Emory Report
June 25, 2007
Volume 59, Number 33

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June 25, 2007
Emory partners in nationwide quest for talented, low-income students

by beverly clark

Emory has joined a select coalition of universities and colleges that have partnered with QuestBridge, a national non-profit that links highly qualified, low-income students with full four-year scholarship opportunities at some of the nation’s best colleges.

The QuestBridge College Match program includes Princeton, Yale, Stanford, Columbia and Rice universities, as well as small liberal arts colleges such as Bowdoin, Oberlin and Wellesley.

Scholarship winners are culturally, ethnically and geographically diverse. This academic year, 79 percent of the scholars are the first in their families to attend a four-year college. Students typically have family incomes under $62,000 a year, and 40 percent come from families with incomes less than $20,000. Nearly 90 percent graduated in the top 10 percent of their high school class, and 22 percent were ranked first.

“QuestBridge will allow us to cast a wider net to find highly qualified, low-income students,” said Santa Ono, vice provost for academic initiatives. “QuestBridge does an excellent job of identifying such students, and helps them overcome some of the most significant barriers they face in their pursuit of a college education, namely a lack of access to information and counseling.”

Earlier this year, Emory launched the Emory Advantage financial aid program, which reduces debt burden for families with annual incomes of $100,000 or less that demonstrate a need for financial aid. The program reduces the amount borrowed to pay for an undergraduate Emory degree. Students from families making less than $50,000 annually can graduate from Emory debt-free, and loans are capped at $15,000 for families earning more than $50,000 but less than $100,000.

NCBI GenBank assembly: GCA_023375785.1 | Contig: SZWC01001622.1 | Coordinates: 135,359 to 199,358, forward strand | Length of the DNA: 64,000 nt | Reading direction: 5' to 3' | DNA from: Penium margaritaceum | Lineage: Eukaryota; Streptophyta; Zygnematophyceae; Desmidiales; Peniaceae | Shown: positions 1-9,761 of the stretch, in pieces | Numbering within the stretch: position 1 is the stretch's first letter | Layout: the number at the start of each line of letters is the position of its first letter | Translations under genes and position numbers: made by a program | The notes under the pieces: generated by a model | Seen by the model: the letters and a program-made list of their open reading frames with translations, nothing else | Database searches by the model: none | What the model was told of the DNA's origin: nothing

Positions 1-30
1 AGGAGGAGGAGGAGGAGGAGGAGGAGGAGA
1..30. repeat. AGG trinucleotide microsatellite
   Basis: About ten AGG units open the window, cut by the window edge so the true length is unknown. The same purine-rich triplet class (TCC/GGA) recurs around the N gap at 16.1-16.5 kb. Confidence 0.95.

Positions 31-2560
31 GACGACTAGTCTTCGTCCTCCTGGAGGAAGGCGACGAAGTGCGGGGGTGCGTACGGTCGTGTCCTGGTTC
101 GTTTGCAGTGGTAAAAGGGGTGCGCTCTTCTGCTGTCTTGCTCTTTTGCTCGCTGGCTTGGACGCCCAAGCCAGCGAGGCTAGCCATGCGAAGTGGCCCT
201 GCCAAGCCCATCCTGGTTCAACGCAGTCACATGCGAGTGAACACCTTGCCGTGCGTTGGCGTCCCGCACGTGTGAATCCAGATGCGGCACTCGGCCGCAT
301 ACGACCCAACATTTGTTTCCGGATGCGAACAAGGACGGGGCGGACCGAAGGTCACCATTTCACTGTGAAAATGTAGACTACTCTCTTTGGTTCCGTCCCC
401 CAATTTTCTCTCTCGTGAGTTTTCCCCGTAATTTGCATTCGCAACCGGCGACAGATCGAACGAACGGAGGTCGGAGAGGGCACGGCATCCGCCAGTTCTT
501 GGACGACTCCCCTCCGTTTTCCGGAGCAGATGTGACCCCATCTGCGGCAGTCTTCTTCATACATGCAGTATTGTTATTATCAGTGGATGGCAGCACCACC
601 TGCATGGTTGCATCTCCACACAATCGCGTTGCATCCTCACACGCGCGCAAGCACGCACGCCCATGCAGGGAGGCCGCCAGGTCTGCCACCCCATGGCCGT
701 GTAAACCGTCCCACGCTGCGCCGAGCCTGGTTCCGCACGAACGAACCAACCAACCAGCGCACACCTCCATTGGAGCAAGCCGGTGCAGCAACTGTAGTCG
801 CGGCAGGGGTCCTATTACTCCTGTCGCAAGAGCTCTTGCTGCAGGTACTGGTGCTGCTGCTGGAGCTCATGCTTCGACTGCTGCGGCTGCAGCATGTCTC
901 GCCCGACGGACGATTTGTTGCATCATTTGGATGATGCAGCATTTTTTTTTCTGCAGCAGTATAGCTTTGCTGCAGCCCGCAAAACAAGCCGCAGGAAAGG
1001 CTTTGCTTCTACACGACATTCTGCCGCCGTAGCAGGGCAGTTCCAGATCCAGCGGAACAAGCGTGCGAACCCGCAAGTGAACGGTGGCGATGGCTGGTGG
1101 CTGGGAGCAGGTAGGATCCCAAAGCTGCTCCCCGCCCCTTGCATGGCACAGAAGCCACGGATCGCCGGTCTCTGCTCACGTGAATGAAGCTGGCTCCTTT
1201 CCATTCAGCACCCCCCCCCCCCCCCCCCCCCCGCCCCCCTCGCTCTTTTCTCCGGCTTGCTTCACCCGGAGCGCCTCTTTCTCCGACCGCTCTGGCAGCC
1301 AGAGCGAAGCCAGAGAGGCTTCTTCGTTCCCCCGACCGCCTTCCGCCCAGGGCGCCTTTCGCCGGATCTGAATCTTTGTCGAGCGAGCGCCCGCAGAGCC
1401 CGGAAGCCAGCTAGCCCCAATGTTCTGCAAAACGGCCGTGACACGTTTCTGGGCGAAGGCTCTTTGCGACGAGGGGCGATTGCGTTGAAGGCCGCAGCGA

The goal is to make an Emory education attainable for any qualified student, regardless of income, which makes QuestBridge an excellent match to help the University find students who can benefit from the program, said Jean Jordan, interim dean of admission.

“QuestBridge begins working with talented, low-income students early in their high school careers, and works to guide them to some of the most selective colleges and universities in the country. Their connections in these students’ schools and communities will help Emory become more well-known as a choice for them,” Jordan said.

QuestBridge was founded by Stanford alumni to identify high-achieving, low-income students nationwide, assist them with their applications and help them identify competitive colleges they would like to attend.
“We are pleased to welcome Emory University as a QuestBridge partner. We are very thoughtful in choosing partner institutions, and we know that at Emory we have found a partner with both outstanding academic programs and a sincere interest in mentoring and supporting the nation’s most talented low-income youth,” said Mike McCullough, CEO of QuestBridge.

Through the College Match Program, high school seniors chosen as finalists have their names and applications submitted by QuestBridge to college “partners” during the early admissions cycle in lieu of submitting their applications directly to schools.

The colleges then rank the students they are interested in, and the students rank their top-choice colleges. If there is a match, the student may attend the school and receive a scholarship package that includes full cost of tuition, books and room and board. Students who do not find a match during the early admissions cycle may apply to their choices during regular decision.

More than 100 full scholarships were awarded last year. QuestBridge estimates that an additional 500 were admitted to partner schools through the regular decision process with extremely generous financial aid packages. For more information, visit www.questbridge.org.